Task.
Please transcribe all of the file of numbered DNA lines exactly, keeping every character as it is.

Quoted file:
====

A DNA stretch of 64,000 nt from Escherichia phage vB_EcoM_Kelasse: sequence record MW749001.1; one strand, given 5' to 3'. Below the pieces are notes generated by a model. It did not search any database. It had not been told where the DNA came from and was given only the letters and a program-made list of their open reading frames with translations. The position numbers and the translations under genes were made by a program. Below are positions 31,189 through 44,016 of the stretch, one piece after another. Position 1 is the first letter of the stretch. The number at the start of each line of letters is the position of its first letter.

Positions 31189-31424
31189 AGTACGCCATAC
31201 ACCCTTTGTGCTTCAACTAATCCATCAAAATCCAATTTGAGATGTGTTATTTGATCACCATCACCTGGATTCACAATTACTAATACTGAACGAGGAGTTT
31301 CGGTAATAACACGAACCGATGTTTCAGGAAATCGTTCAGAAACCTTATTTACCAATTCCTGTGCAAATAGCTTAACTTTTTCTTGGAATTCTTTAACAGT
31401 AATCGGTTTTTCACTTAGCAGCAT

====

A DNA stretch of 64,000 nt from Escherichia phage vB_EcoM_Kelasse: sequence record MW749001.1; one strand, given 5' to 3'. Below the pieces are notes generated by a model. It did not search any database. It had not been told where the DNA came from and was given only the letters and a program-made list of their open reading frames with translations. The position numbers and the translations under genes were made by a program. Below are positions 31,189 through 44,016 of the stretch, one piece after another. Position 1 is the first letter of the stretch. The number at the start of each line of letters is the position of its first letter.

Positions 31189-31424
31189 AGTACGCCATAC
31201 ACCCTTTGTGCTTCAACTAATCCATCAAAATCCAATTTGAGATGTGTTATTTGATCACCATCACCTGGATTCACAATTACTAATACTGAACGAGGAGTTT
31301 CGGTAATAACACGAACCGATGTTTCAGGAAATCGTTCAGAAACCTTATTTACCAATTCCTGTGCAAATAGCTTAACTTTTTCTTGGAATTCTTTAACAGT
31401 AATCGGTTTTTCACTTAGCAGCAT